Editor’s note – this is a guest post by Tom Bedard taken from his blog Sand and Water Tables. PlayGroundology has had a few guest bloggers over the years and with one exception, that would be this one, I had some connection with the writer. This time around Tom doesn’t even know I’m sharing this piece. I’m doing so because Juliet Robertson suggested to a group in her network to share this piece as a tribute and honour to an individual who has contributed much to children and the world of play. Read on to find out about the best retirement party ever, a brilliant take on bringing people together through play.
Serendipitously, I was at a similar party earlier today in Middle Musquodoboit, Nova Scotia to celebrate the opening of a natural playground that was built with love through broad community engagement. I will be posting about the Natural Resources Education Centre’s Natural Learning and Play Space later this week.
I have been thinking about retiring for over a year. One of my big concerns was: What kind of party do I want because I knew the families in our program would want to throw a party. That was especially true because my colleague and mentor, Lani Shapiro, whom I have worked with for the past eight years, was retiring with me. Lani was the parent educator in the program and had worked very hard with the families to build a community, a community that looks inward at its values and outward to use those values to build a bigger, more inclusive community. To be true to our values, we wanted a celebration that included past and present families. We wanted a celebration that would bring them all together, not to talk about us, but to talk with us and with each other. We also had an obligation—yes, an obligation—to have the children be an integral part of the celebration.
In early winter, I had a meeting with an group of educators I meet with on a monthly basis to talk about large muscle play in the classroom. As we were leaving the meeting, one of the members off-evenhandedly asked another member about their adventure play event at his school. That question was all that was needed for the light to go on. I had read blogs over the past couple of years that talked about adventure play events. The one I have seen the most is Pop-up Adventure Play. It just so happens that the member asking the question is involved in Twin City Adventure Play. In January, I asked to meet with the group to talk about the possibility of doing our retirement party. I liked what I heard and asked them to give me a proposal I could send along to our advisory council. When the advisory council saw the proposal, they were on board immediately.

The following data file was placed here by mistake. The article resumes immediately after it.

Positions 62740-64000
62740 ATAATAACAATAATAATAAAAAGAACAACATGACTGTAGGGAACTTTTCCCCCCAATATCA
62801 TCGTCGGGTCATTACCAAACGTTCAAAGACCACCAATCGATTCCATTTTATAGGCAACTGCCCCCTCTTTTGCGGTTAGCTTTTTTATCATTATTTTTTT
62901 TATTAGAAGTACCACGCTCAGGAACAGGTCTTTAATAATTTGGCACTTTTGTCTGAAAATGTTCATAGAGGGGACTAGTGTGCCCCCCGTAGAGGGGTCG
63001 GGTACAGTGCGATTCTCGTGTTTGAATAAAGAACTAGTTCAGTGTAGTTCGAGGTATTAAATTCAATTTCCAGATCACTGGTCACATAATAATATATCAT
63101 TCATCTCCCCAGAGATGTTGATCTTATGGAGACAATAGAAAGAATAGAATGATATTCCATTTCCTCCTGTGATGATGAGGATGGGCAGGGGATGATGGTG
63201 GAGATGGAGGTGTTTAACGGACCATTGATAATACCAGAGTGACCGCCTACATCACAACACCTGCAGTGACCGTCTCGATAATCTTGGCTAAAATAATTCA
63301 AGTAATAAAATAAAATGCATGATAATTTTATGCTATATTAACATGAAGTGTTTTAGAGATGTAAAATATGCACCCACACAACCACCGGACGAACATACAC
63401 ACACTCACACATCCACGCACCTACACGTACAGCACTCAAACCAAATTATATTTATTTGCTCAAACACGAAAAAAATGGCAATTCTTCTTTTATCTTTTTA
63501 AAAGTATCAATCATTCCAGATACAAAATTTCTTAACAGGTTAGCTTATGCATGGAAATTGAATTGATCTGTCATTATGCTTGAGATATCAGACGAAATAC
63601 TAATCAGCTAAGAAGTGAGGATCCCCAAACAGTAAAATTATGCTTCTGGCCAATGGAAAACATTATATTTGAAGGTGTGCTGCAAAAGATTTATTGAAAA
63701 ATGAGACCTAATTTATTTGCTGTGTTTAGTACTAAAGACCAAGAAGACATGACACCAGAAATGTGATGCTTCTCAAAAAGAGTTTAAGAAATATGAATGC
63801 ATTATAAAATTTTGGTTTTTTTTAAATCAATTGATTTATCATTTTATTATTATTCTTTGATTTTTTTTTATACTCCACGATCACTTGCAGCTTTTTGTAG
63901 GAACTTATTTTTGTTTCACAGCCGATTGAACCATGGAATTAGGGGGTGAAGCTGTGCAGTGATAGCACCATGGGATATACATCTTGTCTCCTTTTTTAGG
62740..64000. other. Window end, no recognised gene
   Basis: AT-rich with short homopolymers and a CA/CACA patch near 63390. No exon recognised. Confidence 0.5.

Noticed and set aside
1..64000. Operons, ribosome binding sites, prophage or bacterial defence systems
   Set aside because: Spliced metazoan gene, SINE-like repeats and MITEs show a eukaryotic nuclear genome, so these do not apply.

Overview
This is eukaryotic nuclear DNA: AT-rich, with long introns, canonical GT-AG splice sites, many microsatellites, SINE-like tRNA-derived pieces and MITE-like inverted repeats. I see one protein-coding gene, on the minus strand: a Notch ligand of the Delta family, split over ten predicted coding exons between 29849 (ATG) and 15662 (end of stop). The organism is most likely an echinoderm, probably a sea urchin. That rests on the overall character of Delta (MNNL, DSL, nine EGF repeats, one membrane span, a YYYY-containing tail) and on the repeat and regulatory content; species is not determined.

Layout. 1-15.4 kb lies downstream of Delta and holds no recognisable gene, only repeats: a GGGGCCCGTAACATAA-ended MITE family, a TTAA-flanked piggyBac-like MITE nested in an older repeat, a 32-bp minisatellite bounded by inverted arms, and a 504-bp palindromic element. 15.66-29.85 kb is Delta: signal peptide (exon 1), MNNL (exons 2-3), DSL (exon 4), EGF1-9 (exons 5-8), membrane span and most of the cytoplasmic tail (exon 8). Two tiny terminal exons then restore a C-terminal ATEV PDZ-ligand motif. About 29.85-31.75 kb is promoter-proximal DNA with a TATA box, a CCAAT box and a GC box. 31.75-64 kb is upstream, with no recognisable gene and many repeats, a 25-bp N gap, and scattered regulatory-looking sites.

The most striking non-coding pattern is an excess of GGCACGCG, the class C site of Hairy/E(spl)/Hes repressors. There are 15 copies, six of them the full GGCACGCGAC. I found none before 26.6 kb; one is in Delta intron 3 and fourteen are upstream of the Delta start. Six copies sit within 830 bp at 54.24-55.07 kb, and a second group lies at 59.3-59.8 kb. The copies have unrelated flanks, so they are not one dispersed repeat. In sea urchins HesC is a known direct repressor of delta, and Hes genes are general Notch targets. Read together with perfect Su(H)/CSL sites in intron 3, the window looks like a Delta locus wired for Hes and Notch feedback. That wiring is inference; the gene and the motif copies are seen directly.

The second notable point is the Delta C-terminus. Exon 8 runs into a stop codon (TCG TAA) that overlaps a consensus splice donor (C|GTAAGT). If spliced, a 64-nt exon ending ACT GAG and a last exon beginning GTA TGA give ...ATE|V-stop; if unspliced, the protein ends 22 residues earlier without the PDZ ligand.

Fast forward to last Saturday. Parents had been gathering cardboard boxes of all sizes, cardboard tubes, fabric, sticks, rods, tape and you-name-it for two weeks. It was time to party. All the materials were laid out on the lawn.
It might look like a recycling nightmare, but this was the invitation for the children to play.
The coordinator gathered the volunteers for a brief training, a training that encompassed their role in the event.
Essentially they were to act as play workers to step back and monitor the play from the background and to only intervene when play looked dangerous. They were also encouraged to help other adults step back to let the children play.
Of course, as the children arrived, they knew immediately what to do. No instructions were necessary; no dividing up into groups; no dividing into age groups. This was their play space to create their own narratives.
As the afternoon progressed, more and more people came and everyone kept busy. The adults got to visit and the children played. Old acquaintances were renewed and new friends were made.
There were short bursts of rain throughout the afternoon, but that did not dampen play. In fact, when it would rain, the adults retreated under the eaves of the school and the children kept right on creating, usually fabricating little shelters from the rain.
At the end, there was a little talking to the group about us and we got to thank the families for all they had given us over the years.
As I drove home from the event, I could not stop smiling. I was ecstatic; I was floating on air. Ostensibly the families had come to celebrate our retirement. In actuality they came to celebrate a community; a community of families they had helped build over the years that respects children and their rights, that respects others and are not so quick to judge; a community that knows how to build community and will carry on.
We had well over 400 people who came and went throughout the afternoon. Sadly, I did not even get to talk to everyone who came. So let me now say to all of you: thank you for a splendid party. It was a superb sendoff.
P. S. I need to send a special thank you to Seniz and Damian from Twin City Adventure Play for creating the framework for our community to pull off this event. I hope others come to see the value in your work and guidance.
I also need to give a special thank you to the planning committee who spent many hours planning the event not really knowing what would happen but having the faith and conviction to make it happen. Thank you Nora, Vanessa, Anne, Brianna, Becca, Ella, and Dawn. You throw a great party!